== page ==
Sunday, January 11, 2015

On predictable arrangements

Aaron Wherry nicely summarizes the possible outcomes of the next federal election so the rest of us don't have to. But let's take a moment to consider what we can expect if we indeed have a hung Parliament, requiring parties to deal with each other to determine who will hold office.

To start with, Michael Den Tandt's theory about the NDP having any interest in propping up continued Con government is utterly out to lunch. But CuriosityCat's Lib spin is far from the right way to look at the NDP's position as well.

No, Jack Layton's tenure as leader (and rise to the position of Leader of the Opposition) isn't a cautionary tale. And that's precisely because Layton refused to make the type of deal Den Tandt sees as possible.

Here's Layton's first-hand account as to what happened when discussions after the 2004 election shifted from merely amending the Throne Speech, and turned to the possibility that Stephen Harper could become prime minister as head of a new government (Speaking Out Louder at p. 341-342):
I asked Mr. Duceppe what he thought would happen if the prime minister refused to accept such an ultimatum. He replied that a government defeat so soon after a general election meant the Governor General would have to turn "to one of us" to form a government. We both knew that meant Stephen Harper and his Conservatives. I asked Mr. Duceppe if he could accept such an eventuality. He was not only clear that he could, but he would.

Stephen Harper, while less inclined to brinksmanship, nevertheless warmed to the seduction of Mr. Duceppe's strategy. Under this scenario, Mr. Harper would become prime minister in an informal alliance with the Bloc. Unthinkable? Not to either Mr. Harper or Mr. Duceppe. The Bloc leader was willing to strategize for Stephen Harper to become prime minister, despite the Conservatives' many negative policies...Mr. Duceppe and the Bloc would have been key players in any Harper coalition, demanding significant dismantling of our collective capacities as Canadians as the price of his support. That dismantling was something that would coincide nicely with Mr. Harper's ideological and visceral distaste for any federal government oversight or ability to intervene in any social or economic programs administered by the provinces but utilizing federal tax dollars.

Realizing immediately the full magnitude of what was at stake, I knew I had to walk away. I was not about to participate in any scheme cooked up by the Bloc and the Conservatives that would put the country in the hands of Stephen Harper.
So Layton rightly concluded that installing the Cons in power was antithetical to the values he had been elected to promote. And he held to that position throughout the minority Parliaments from 2004 to 2011 - while the Bloc and Libs took turns supporting Harper (or running for the hills) when faced with opportunities to avoid Con government through a vote in Parliament.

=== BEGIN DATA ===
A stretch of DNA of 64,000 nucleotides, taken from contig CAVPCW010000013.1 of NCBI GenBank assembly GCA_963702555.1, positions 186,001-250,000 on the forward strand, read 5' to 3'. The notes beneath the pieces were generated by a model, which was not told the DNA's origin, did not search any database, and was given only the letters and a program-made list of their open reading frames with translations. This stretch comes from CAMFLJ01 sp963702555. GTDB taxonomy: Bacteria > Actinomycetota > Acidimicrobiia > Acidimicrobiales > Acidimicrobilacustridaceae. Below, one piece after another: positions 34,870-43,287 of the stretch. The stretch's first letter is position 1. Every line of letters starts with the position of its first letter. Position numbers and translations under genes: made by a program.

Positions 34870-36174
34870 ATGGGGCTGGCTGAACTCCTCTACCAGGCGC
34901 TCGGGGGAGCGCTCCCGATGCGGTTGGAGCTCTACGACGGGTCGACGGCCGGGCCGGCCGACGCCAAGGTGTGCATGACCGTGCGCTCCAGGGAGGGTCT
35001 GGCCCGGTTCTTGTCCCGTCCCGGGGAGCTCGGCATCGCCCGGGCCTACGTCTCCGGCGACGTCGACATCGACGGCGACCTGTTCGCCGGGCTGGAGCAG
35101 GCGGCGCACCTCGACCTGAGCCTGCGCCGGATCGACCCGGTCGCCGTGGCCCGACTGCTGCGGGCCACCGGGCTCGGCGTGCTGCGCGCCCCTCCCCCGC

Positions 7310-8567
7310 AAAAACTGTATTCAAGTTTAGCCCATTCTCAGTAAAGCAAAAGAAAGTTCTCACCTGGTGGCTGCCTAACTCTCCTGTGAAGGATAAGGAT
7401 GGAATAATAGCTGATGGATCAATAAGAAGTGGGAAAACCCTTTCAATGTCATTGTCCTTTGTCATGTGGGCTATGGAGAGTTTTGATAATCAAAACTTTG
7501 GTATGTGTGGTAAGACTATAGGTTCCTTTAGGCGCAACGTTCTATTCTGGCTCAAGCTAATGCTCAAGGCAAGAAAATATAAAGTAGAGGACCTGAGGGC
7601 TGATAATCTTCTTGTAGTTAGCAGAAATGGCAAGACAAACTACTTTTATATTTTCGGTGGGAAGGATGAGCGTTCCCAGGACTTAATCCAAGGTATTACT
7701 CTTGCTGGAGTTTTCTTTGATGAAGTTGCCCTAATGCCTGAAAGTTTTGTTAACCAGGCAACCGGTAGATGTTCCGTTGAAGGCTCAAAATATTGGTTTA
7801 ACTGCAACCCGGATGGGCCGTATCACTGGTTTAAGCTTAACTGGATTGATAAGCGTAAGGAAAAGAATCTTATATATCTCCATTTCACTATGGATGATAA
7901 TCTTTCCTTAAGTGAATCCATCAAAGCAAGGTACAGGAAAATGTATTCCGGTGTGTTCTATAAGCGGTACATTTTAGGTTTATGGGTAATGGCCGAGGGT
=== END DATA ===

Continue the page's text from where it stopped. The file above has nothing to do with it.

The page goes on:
There's no reason to think the NDP would change its view from the position it has held since 2004, as Thomas Mulcair has taken up Layton's mantle in defending the concept of a coalition in pursuit of progressive government. And if anything, the large group of Quebec MPs elected in no small part to maximize the chance of building an alternative government would have all the more reason to hold to the position.

We can thus expect the NDP to be strongly motivated to remove Harper from power if any opportunity presents itself.

And as I've noted before, there should be ample room for a deal between an NDP which is primarily focused on ensuring progressive policy outcomes, and a Lib party which is built primarily around personal advancement (and which is prepared to change its policies at the drop of a hat in pursuit of that end).

If the NDP ranks ahead of the Libs with enough combined seats to form government, it will be in a position to offer Justin Trudeau and his entourage a place in the cabinet to start shedding their "inexperienced" label - and likely wouldn't have much trouble fitting a prominent Lib platform plank or two into a governing agenda.

Similarly, if the Libs finish with more seats than the NDP, there's reason to expect the NDP to focus on having as much of its platform as possible implemented, while the Libs would try to maintain as much personal profile as possible while offering enough of a role in Cabinet to satisfy (and make use of) the NDP's strongest performers.

Of course, it's not clear that Trudeau shares Michael Ignatieff's intention of shedding the Cons' government given the opportunity. And that's where there's some significant risk for progressive voters: the stronger the Libs' perceived likelihood of approaching a majority in a subsequent election, the greater the danger that they'll leave Harper in power.

But there's plenty of reason to think it will be possible for the NDP and the Libs to work out a deal if both want a change in government. And there's no basis at all to worry that the NDP will be the party holding up that process.

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